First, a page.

GH in this tank above was about 10-12 dGH, with KH values of around 8-11 dKH due to the limestone used in the tank. Limestone (CaCO3) dissolves slowly in water, adding both Calcium and Carbonates to the water. We would classify such water parameters as moderately hard.
General Hardness (GH)
Despite its fancy name, GH just measures the total amount of Ca/Mg ions in the water (and other divalent cations). Calcium is present in most tap water. However, magnesium is often over-looked. If your tank has high GH, it can be that all of it is made out of Calcium ions, and no magnesium is present - in this case, magnesium still has to be added for plants.
GH is most common measured in degrees, with 1 dGH corresponding to the amount of Calcium present when 17.8ppm (Parts per million) of Calcium carbonate (CaCO3) is dissolved in 1 litre of water. This can be a confusing definition for aquarists as GH only counts the amounts of Calcium/Magnesium present, but using dGH as a unit means referring to calcium values in terms of units of Calcium carbonate dissolved per litre of water.
17.8ppm of Calcium carbonate dissolved in 1 litre of water (which is 1dGH) actually only gives 7.1ppm of Calcium (and 10.7ppm of Carbonates). Having 7.1ppm of Calcium in your water is equivalent to having 1dGH. Hobbyists often make the mistake of converting dGH to ppm in terms of Calcium by just multiplying the dGH value by 17.8 which is wrong, as this includes the mass of the Carbonate (CO3) anion.
1 dGH = 7.1ppm of Calcium = 0.178 mmol/L of Calcium ions
1 dGH = 4.3ppm of Magnesium = 0.178 mmol/L of Magnesium ions
If you have for example, 14.2ppm of Calcium and 4.3ppm of Magnesium in your tap water, then you have exactly 3 dGH (2 dGH of Calcium + 1 dGH of Magnesium). In another example, if you have zero Calcium in your water, and 43ppm of Magnesium, you would still have water that measures 10 dGH. The dGH measurement/reading does not discriminate between Calcium and Magnesium (or other divalent ions). Calcium and Magnesium are both required by plants while some livestock such as shrimps care for Calcium but not Magnesium. Thus using the dGH measurement is really an imprecise tool for managing tank parameters compared to directly measuring Calcium and Magnesium levels.
Seiryu rock is a popular rock used in aquascaping. However, Seiryu is a type of weathered limestone, and it will raise both the GH and KH. Tanks that make use of Seiryu rock should avoid plant/fish species that require very soft water.
Generally, hard tap water comes from limestone(CaCO3) regions - so its much more common to see high GH values with corresponding high KH values (which measure Carbonates present). However, these values do not have to match. It is possible to have high GH, low KH water. (Lots of Ca/Mg but no Carbonates) It is also possible to have low GH, high KH water. (Low amounts of Ca/Mg in water, but plenty of carbonates).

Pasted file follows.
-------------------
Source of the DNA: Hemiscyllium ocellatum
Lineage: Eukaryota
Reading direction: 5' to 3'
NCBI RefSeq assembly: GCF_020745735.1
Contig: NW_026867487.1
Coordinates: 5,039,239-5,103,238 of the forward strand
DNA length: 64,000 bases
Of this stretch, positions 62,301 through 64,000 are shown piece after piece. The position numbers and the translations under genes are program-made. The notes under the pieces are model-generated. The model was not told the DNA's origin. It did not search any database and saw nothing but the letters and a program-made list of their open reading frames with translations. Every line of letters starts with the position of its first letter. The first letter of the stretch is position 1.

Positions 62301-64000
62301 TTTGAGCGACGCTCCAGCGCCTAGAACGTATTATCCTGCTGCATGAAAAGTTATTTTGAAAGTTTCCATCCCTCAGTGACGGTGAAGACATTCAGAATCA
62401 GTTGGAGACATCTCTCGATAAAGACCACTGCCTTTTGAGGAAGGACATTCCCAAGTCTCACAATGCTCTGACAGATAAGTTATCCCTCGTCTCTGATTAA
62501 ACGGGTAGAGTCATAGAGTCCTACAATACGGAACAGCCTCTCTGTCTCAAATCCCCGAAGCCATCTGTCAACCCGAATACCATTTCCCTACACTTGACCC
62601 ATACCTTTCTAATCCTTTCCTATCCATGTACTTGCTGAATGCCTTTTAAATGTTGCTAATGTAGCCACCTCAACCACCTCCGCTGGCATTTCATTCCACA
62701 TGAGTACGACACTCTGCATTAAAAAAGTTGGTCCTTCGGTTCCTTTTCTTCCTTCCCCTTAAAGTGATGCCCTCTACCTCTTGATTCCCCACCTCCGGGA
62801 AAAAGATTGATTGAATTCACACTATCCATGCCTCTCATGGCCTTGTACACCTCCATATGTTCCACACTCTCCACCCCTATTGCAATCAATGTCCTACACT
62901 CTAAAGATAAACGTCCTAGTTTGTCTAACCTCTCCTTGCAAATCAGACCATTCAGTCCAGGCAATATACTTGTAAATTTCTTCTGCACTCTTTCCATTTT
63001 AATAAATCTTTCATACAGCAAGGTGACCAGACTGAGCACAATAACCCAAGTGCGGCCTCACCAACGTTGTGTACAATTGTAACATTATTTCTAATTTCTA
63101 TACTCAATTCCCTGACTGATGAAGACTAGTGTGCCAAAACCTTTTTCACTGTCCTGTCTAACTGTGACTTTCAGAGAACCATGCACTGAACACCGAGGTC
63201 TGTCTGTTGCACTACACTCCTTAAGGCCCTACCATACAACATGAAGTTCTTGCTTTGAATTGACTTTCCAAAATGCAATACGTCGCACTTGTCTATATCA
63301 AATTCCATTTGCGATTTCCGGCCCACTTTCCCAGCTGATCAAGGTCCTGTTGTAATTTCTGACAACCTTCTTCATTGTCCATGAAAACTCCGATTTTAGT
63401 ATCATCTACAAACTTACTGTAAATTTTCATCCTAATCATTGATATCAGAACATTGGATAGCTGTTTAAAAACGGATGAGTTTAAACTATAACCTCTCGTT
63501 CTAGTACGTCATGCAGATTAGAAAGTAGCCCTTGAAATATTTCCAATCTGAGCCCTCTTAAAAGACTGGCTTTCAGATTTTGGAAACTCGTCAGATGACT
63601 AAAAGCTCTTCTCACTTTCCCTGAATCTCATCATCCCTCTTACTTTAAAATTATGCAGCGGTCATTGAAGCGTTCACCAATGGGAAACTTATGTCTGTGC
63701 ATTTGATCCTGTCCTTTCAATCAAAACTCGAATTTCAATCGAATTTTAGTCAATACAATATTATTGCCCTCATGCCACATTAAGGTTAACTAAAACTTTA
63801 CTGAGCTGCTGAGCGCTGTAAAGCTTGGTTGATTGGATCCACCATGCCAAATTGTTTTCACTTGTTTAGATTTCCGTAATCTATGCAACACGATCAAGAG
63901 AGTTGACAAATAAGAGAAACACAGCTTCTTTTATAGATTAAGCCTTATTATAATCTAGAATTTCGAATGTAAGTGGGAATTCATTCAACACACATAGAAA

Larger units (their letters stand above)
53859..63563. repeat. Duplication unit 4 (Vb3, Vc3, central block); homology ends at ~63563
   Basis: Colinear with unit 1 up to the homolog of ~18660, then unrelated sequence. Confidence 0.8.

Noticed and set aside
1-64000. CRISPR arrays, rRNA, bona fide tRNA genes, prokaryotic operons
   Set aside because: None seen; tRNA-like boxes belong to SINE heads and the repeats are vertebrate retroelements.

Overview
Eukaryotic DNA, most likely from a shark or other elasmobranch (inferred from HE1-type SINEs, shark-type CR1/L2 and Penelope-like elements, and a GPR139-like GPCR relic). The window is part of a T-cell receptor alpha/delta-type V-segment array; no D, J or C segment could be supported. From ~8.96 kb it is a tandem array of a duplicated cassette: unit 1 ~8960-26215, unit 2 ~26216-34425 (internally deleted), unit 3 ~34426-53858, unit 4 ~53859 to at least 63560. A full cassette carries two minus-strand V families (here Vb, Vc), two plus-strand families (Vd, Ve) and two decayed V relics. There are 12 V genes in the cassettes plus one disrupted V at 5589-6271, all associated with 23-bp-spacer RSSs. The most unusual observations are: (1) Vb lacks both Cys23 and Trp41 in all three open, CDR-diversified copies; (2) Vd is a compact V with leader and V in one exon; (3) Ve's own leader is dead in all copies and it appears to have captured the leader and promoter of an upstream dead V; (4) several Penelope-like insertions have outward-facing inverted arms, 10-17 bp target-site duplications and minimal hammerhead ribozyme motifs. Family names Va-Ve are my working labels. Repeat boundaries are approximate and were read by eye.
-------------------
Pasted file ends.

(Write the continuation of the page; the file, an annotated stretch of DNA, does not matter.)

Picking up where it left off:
Reading your local water report is an easy way to find out what is in your tap water. Follow this link on how to read your tap water report.
Plants and livestock are generally less sensitive to GH than KH. Plants that require soft water to grow well require low KH values, but not necessarily low GH values. These plants are sensitive to alkalinity, to be accurate, rather than General hardness. GH, or rather, specifically Calcium, is important when keeping shrimp and shellfish.
Soft water planted tanks typically have GH as low as 1-3. While very hardwater tanks can have GH values in the 20+ dGH range. Shrimps and snails appreciate having calcium in the water, having 5 - 8 GH is a good range.
As calcium is present in most tap water, calcium deficiencies are very rare in planted aquariums. Almost all cases of tip stunting attributed to calcium deficiency are mis-diagnosed and are caused by other variables instead. Some species such as Rotala florida, Cryptocoryne flamingo and Pogostemon helferi do appreciate higher Calcium levels. They grow faster and more robust with sufficient Calcium in the water. Some sensitive species such as Rotala macrandra also do better when Magnesium levels are sufficient.
Having 15ppm of Calcium and 5ppm of Magnesium will work fine for most tanks. Having 30-50ppm of Calcium will be better for shrimps/shellfish and for plants that prefer higher Calcium levels.
GH is often confused with KH, you read about KH head here.